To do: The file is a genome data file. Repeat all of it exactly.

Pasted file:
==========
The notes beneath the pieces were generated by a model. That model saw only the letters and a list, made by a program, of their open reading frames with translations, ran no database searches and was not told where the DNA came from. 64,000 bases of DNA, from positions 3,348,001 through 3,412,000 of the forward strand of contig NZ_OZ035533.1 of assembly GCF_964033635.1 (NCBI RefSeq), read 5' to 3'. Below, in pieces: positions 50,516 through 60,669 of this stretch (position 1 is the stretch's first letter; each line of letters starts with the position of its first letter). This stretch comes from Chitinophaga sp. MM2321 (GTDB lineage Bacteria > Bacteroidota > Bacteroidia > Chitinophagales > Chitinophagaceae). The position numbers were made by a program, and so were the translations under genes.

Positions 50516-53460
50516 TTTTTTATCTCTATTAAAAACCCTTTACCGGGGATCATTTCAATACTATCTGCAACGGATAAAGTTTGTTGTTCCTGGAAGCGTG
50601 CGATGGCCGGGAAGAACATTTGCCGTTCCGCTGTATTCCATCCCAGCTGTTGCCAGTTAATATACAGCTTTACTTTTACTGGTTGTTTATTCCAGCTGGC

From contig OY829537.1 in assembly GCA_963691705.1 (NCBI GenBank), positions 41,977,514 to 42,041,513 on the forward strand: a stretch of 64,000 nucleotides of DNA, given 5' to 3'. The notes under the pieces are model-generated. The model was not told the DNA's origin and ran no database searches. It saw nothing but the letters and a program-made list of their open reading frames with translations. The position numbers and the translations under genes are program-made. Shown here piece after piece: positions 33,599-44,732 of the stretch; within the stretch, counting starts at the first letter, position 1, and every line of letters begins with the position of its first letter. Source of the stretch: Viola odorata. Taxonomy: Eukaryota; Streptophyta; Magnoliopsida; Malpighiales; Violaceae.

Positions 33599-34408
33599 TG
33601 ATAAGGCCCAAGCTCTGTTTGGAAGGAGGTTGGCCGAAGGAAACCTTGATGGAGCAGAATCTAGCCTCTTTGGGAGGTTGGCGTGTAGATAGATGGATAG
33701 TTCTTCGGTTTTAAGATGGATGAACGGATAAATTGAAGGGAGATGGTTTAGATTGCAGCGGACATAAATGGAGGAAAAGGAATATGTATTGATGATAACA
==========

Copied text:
The notes beneath the pieces were generated by a model. That model saw only the letters and a list, made by a program, of their open reading frames with translations, ran no database searches and was not told where the DNA came from. 64,000 bases of DNA, from positions 3,348,001 through 3,412,000 of the forward strand of contig NZ_OZ035533.1 of assembly GCF_964033635.1 (NCBI RefSeq), read 5' to 3'. Below, in pieces: positions 50,516 through 60,669 of this stretch (position 1 is the stretch's first letter; each line of letters starts with the position of its first letter). This stretch comes from Chitinophaga sp. MM2321 (GTDB lineage Bacteria > Bacteroidota > Bacteroidia > Chitinophagales > Chitinophagaceae). The position numbers were made by a program, and so were the translations under genes.

Positions 50516-53460
50516 TTTTTTATCTCTATTAAAAACCCTTTACCGGGGATCATTTCAATACTATCTGCAACGGATAAAGTTTGTTGTTCCTGGAAGCGTG
50601 CGATGGCCGGGAAGAACATTTGCCGTTCCGCTGTATTCCATCCCAGCTGTTGCCAGTTAATATACAGCTTTACTTTTACTGGTTGTTTATTCCAGCTGGC

From contig OY829537.1 in assembly GCA_963691705.1 (NCBI GenBank), positions 41,977,514 to 42,041,513 on the forward strand: a stretch of 64,000 nucleotides of DNA, given 5' to 3'. The notes under the pieces are model-generated. The model was not told the DNA's origin and ran no database searches. It saw nothing but the letters and a program-made list of their open reading frames with translations. The position numbers and the translations under genes are program-made. Shown here piece after piece: positions 33,599-44,732 of the stretch; within the stretch, counting starts at the first letter, position 1, and every line of letters begins with the position of its first letter. Source of the stretch: Viola odorata. Taxonomy: Eukaryota; Streptophyta; Magnoliopsida; Malpighiales; Violaceae.

Positions 33599-34408
33599 TG
33601 ATAAGGCCCAAGCTCTGTTTGGAAGGAGGTTGGCCGAAGGAAACCTTGATGGAGCAGAATCTAGCCTCTTTGGGAGGTTGGCGTGTAGATAGATGGATAG
33701 TTCTTCGGTTTTAAGATGGATGAACGGATAAATTGAAGGGAGATGGTTTAGATTGCAGCGGACATAAATGGAGGAAAAGGAATATGTATTGATGATAACA